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Production Technology, Information Technology, and Vertical Integration under Asymmetric Information

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  • Gamal Atallah

Abstract

The paper addresses the effect of technological progress on the frontiers of the firm, building on transaction cost theory and agency theory. The model incorporates four types of costs: production, coordination, management, and transaction costs. The market has lower production costs, but higher coordination costs, than the firm. A principal-two agents framework with adverse selection and moral hazard is adopted. It is found that technological progress in production and information technologies tend to have diametrically opposite effects on procurement. In general, progress in production technology leads to more vertical integration, whereas progress in information technology leads to more subcontracting. When technological change concerns the level of costs, its effect on procurement depends on the cost differential between the firm and the market, and on the relative importance of production and coordination costs; whereas, when technological change affects the effect or disutility of effort, its impact on procurement is unambiguous. The paper provides an explanation for the changing effect of technological progress on procurement throughout the twentieth century: why it favoured vertical integration historically, and why it favours subcontracting (or has a mixed effect) today. This explanation relies on the implication of the evolution of the relative importance of production and coordination activities for the relationship between technological progress and vertical integration. The paper constitutes a bridge between contractual explanations and technological explanations of the existence and frontiers of the firm. Cet article analyse l'effet du changement technologique sur les frontières de la firme en se basant sur la théorie des coûts de transaction et la théorie de l'agence. Le modèle incorpore quatre types de coûts: coûts de production, de coordination, de management et de transaction. Le marché a des coûts de production plus faibles, mais des coûts de coordination plus élevés, que la firme. L'analyse est effectuée dans un cadre principal-deux agents, avec antisélection et risque moral. Les changement technologiques concernant la technologie de production et les technologies de l'information entraînent des effets diamétralement opposés sur l'intégration verticale. En général, le changement technique concernant la technologie de production se traduit par davantage d'intégration verticale, alors que le changement technique concernant les technologies de l'information se traduit par davantage d'impartition. Lorsque le changement technologique concerne le niveau des coûts, son effet sur l'impartition dépend du différentiel de coûts entre la firme et le marché, et de l'importance relative des coûts de production et de coordination; tandis que, lorsque le changement technologique concerne les efforts de réduction des coûts, son effet est sans ambiguïté. Le papier propose une explication du changement dans l'effet du progrès technique sur l'impartition durant le vingtième siècle: pourquoi il a favorisé l'intégration verticale historiquement, et favorise l'impartition (ou du moins a un effet ambigu) aujourd'hui. L'explication repose sur l'impact de l'évolution de l'importance relative des activités de production et de coordination sur la relation entre le progrès technique et l'intégration verticale. Cet article constitue un mariage entre les explications contractuelles et les explications technologiques de l'existence et des frontières de la firme.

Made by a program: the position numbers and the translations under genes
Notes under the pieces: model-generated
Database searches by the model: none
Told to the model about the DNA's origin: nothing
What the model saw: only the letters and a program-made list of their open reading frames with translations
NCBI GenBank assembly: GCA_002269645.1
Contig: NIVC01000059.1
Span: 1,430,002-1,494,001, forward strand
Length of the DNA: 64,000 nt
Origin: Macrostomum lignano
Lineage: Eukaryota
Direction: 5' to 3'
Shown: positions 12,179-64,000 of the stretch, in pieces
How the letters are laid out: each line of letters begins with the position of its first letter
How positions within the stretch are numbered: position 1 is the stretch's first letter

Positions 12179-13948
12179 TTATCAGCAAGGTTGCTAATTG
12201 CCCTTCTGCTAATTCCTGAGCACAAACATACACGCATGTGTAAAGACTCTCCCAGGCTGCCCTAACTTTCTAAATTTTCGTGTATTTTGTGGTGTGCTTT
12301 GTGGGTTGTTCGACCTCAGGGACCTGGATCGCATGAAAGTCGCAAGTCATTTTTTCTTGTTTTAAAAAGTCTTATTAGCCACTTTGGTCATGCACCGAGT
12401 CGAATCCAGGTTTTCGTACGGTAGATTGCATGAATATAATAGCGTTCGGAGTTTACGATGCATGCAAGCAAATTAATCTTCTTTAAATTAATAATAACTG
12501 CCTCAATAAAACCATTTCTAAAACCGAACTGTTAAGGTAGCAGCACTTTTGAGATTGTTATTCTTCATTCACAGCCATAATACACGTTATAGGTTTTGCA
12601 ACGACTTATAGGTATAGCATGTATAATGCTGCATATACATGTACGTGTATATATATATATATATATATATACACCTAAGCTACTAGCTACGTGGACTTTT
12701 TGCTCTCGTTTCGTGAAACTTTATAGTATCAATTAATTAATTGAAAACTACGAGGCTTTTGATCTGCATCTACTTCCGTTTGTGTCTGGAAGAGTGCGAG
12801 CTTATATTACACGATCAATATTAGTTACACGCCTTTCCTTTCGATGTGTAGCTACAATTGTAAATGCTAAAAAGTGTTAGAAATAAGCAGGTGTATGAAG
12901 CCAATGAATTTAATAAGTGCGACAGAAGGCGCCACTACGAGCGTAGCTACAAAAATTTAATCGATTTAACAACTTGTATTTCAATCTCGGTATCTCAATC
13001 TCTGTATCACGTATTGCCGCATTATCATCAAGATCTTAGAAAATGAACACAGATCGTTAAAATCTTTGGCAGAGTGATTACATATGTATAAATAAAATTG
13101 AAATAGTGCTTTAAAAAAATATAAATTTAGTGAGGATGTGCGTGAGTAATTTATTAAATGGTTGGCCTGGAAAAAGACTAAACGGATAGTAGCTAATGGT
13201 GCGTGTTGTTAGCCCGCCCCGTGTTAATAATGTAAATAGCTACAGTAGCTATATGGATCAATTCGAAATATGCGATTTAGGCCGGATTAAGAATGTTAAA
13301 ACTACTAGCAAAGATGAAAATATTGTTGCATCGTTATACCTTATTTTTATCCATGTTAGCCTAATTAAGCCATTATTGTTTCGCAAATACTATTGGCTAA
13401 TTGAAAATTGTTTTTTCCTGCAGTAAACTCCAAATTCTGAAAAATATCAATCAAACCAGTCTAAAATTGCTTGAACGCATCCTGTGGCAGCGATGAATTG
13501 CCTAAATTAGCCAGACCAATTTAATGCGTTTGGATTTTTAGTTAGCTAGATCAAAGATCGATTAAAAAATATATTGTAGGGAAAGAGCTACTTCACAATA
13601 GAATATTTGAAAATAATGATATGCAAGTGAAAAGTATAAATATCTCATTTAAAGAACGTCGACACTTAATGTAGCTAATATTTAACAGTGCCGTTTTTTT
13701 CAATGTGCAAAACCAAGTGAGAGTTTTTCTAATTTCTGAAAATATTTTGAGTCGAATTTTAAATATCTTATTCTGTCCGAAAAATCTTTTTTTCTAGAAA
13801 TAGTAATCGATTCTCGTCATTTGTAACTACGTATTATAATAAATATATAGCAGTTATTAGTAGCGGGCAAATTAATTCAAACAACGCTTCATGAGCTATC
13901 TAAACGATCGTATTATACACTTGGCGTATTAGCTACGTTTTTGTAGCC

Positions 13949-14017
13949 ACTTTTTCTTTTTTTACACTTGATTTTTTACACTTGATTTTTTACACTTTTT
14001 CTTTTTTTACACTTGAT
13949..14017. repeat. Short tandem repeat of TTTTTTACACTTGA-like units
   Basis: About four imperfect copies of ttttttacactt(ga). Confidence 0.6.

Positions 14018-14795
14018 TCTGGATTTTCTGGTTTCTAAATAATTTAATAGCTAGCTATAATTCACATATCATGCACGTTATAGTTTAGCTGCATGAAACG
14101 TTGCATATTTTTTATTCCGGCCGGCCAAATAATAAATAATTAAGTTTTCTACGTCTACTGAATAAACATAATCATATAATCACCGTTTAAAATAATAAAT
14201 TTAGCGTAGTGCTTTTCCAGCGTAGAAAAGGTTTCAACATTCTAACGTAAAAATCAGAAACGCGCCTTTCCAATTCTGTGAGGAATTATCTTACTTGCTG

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Bibliographic Info

Paper provided by CIRANO in its series CIRANO Working Papers with number 2002s-32.

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Date of creation: 01 Apr 2002
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Handle: RePEc:cir:cirwor:2002s-32

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Keywords: Transaction costs; Asymmetric and private information; Markets vs. hierarchies; Vertical integration; Technological change; Information technology; Coûts de transaction; Information privée et asymétrique; Marchés vs. hiérarchies; Intégration verticale; Changement Technologique; Technologies de l'information;

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Cited by:
  1. Hansen, Thorsten, 2010. "Innovation and the International Firm Structure: Theory and Evidence from German Firm-Level Data," Discussion Papers in Economics 11464, University of Munich, Department of Economics.

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